Once a year, something very exciting happens for Google fans - the unveiling of the Google Pixel flagship smartphones, a range with competitive pricing, the latest camera tech and a set of bang-up-to-date features.
At an event that took place on the 6th of October in New York, Google launched its Google Pixel 7 and Google Pixel 7 Pro as well as the highly anticipated Google Pixel Watch. Last year’s Google Pixel 6 and Google Pixel 6 Pro were two of the best Android phones at the time so we expect big things from the latest iterations.
The Pixel 7 is the standard model which we predict will be the most popular largely because of its price, the Pro handset is much more premium and not everyone is willing to spend so much.
Naturally, with the release of the new devices, some great deals will start popping up on the older models which might make you wonder whether you really want or need the most up-to-date option. Here you’ll be able to find out all the differences between the older Google Pixel 6 and the shiny new Google Pixel 7, which should help you make a decision on which one will be right for you.
If you’re looking to find out what’s different in the premium end of the series, take a look at what’s new between the Google Pixel 7 Pro vs Pixel 6 Pro.
Google Pixel 7 vs Pixel 6: price
At launch, the Google Pixel 6 cost £599 / $599 / AU$999 for the model with 128GB of storage and the Google Pixel 7 will cost the same. If you’re looking to buy a new phone as soon as possible, be sure to check out the best Google Pixel deals beforehand.
Google Pixel 7 vs Pixel 6: design and screen
First things first, the Pixel 7 has had a huge design shakeup. Last year, the Pixel 6 felt playful with its two-tone colourful look that came in Sorta Seafoam, Kinda Coral and Stormy Black. The shape of the handset itself was angular with sharp corners and a long black strip to house the camera system.
In contrast, the Pixel 7 is curvier, gentler and looks a lot more grown up with colourways to match, named more softly as Obsidian, Snow and Lemongrass. You no longer get the two different shades across the back of the phone, there are rounded corners and the old camera module has been replaced with an aluminium strip with its lenses placed inside an oval cutout.
Whether you’re a fan of the new design will very much depend on you and your tastes but you can't deny that a largely metal build is sure to be more durable.
One thing I think most people will appreciate about the Pixel 7 is that it has shrunk - the Pixel 6 measures 158.6 x 74.8 x 8.9mm and weighs 202g, whereas the 7th generation is 155.6 x 73.2 x 8.7mm and only weighs 197g - it may not seem like a lot but it will likely make for a much more comfortable in-hand experience, and it’s more likely to fit in tighter pockets too.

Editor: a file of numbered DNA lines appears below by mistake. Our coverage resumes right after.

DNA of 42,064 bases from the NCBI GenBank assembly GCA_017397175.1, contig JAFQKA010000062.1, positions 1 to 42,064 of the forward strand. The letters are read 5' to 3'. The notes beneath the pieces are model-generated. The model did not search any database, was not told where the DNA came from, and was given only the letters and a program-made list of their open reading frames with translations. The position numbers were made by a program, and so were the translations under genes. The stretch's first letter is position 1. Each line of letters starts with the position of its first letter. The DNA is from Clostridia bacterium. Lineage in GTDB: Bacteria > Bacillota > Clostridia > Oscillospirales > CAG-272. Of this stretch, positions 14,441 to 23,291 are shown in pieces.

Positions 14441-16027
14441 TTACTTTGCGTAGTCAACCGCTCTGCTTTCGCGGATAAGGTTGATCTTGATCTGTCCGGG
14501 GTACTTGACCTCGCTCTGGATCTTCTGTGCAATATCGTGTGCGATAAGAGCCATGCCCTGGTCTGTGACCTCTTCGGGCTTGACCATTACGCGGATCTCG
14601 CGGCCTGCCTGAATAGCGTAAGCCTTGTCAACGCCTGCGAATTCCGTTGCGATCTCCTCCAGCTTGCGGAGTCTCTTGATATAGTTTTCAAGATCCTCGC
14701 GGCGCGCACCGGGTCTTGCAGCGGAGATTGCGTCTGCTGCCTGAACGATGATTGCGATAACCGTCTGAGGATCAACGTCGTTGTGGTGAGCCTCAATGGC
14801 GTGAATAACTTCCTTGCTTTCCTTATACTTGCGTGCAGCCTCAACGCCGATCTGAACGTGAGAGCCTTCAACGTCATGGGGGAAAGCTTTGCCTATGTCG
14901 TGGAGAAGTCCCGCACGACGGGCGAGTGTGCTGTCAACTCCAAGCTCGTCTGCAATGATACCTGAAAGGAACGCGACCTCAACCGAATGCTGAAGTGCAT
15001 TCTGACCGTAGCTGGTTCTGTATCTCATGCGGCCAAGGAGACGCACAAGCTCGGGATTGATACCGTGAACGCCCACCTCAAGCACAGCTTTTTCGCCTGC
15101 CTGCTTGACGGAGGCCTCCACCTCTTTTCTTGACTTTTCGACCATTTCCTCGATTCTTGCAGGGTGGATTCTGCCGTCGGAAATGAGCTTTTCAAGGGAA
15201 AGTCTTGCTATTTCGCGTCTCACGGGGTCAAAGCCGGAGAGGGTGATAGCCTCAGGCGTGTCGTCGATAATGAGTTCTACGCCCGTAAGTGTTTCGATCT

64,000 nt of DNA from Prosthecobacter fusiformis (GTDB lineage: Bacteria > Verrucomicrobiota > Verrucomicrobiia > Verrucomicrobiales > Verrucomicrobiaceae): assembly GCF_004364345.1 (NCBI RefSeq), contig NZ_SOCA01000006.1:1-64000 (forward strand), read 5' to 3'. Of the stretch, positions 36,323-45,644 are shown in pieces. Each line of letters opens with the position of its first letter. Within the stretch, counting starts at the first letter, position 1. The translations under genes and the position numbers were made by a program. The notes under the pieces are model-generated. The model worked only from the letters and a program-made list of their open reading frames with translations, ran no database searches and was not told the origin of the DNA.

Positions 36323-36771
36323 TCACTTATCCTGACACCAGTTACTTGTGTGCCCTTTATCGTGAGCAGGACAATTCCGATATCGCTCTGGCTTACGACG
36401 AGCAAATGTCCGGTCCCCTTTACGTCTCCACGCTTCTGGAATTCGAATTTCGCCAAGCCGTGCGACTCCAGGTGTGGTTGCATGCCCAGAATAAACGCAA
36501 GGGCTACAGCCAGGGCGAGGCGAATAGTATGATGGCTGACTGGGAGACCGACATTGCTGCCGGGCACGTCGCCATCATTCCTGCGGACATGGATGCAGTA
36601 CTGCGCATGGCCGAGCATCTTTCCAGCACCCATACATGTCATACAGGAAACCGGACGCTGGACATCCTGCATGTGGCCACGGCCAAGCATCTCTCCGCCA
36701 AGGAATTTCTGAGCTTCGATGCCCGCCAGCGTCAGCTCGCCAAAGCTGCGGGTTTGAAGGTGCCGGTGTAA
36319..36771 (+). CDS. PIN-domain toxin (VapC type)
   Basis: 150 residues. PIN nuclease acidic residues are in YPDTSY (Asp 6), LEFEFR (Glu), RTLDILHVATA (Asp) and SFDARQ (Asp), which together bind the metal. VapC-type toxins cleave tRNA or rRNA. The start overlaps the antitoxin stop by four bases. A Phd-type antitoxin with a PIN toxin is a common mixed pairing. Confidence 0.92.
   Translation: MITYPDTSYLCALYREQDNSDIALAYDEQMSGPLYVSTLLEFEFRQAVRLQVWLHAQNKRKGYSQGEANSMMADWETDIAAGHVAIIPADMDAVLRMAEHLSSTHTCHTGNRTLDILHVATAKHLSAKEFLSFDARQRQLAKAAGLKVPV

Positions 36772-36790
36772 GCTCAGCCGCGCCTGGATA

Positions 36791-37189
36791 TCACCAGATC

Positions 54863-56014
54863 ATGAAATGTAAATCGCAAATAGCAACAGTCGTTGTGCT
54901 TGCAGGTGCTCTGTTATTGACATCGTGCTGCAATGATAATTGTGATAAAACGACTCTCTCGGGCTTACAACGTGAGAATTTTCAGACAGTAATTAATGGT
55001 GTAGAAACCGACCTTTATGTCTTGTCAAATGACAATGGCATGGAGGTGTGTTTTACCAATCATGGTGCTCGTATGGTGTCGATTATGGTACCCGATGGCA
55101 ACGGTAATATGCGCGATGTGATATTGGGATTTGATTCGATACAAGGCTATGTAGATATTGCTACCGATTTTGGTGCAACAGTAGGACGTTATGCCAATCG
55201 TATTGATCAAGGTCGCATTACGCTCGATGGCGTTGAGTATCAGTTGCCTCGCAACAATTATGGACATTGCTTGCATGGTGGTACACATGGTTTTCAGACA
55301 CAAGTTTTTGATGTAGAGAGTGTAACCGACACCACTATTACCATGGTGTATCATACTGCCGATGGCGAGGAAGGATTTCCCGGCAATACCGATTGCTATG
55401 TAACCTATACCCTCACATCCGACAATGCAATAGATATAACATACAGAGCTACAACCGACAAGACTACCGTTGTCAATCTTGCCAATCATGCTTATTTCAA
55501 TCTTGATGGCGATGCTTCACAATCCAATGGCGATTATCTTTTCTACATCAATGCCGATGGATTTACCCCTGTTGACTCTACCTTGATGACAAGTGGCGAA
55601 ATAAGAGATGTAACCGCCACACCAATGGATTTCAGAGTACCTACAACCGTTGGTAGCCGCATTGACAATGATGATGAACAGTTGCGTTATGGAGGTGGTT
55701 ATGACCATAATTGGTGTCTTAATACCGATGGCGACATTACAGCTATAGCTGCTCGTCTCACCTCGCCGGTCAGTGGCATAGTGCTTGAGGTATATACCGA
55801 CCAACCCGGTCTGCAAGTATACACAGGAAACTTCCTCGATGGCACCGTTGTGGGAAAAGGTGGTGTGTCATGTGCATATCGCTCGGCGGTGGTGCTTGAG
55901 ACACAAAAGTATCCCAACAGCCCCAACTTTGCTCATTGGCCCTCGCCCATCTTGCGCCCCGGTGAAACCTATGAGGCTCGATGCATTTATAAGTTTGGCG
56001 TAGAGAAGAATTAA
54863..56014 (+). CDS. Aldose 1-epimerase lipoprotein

Let’s talk screen. There are actually very few differences between the two handsets when it comes to the screen tech although the new Pixel 7’s is slightly smaller at 6.3-inches in comparison to the 6’s 6.4-inch display and the new phone has 25% higher peak brightness. Other than that both are OLED screens with a 20:9 aspect ratio and both have a Full HD resolution of 1080 x 2400p. Other similarities are the Corning Gorilla Glass Victus cover glass as well as the 90Hz refresh rate.
To unlock the screen, you'll now get the choice between using a fingerprint or facial recognition which wasn't featured here before.
Pixel 7 vs Pixel 6: cameras
This one is easy because the rear camera systems on the Pixel 7 and the Pixel 6 are exactly the same with the same set of features. Set up with two lenses, you get a 50 MP Octa PD Quad Bayer wide camera with an 82° field of view as well as a 12 MP ultrawide camera with a 114° field of view.
Flip the phones over and there has been one upgrade worth mentioning - to the selfie snapper. What was an 8MP lens on the Pixel 6 has been updated to a 10.8MP lens so if you use the front camera a lot you might be better off with the newer device.
Google Pixel 7 vs Pixel 6: performance
The Google Pixel 6 debuted the tech giant’s own processor, the Google Tensor, which was designed for machine learning-based tasks. Now the Pixel 7 takes things a step further with the second generation which Google claims is ‘faster, more efficient, more secure and even more helpful’ with ‘the best photo and video quality ever’.
To go alongside it, you get the same Titan M2 security coprocessor and 8GB of RAM, although there are more storage options for the Pixel 7 with either 128GB or 256GB.
Something else to consider is that the Google Pixel 7 actually has eSIM support as well as a physical slot which means you can load up your SIM directly onto the device instead of fiddling with one IRL.
Google Pixel 7 vs Pixel 6: battery life and charging
The battery capabilities are largely the same on both the Google Pixel 6 and Google Pixel 7 although the size of the cell has shrunk this time around from 4614 mAh to 4355 mAh. But despite that Google claims both will last 24 hours and beyond, and both can be charged – up to 50% in about 30 minutes with capabilities for wireless charging built-in too. Neither phones come with the charger included in the box, though.
The only difference is that the Pixel 7 can last up to 72 hours with Extreme Battery Saver whereas the 6 would only get to about 48 hours.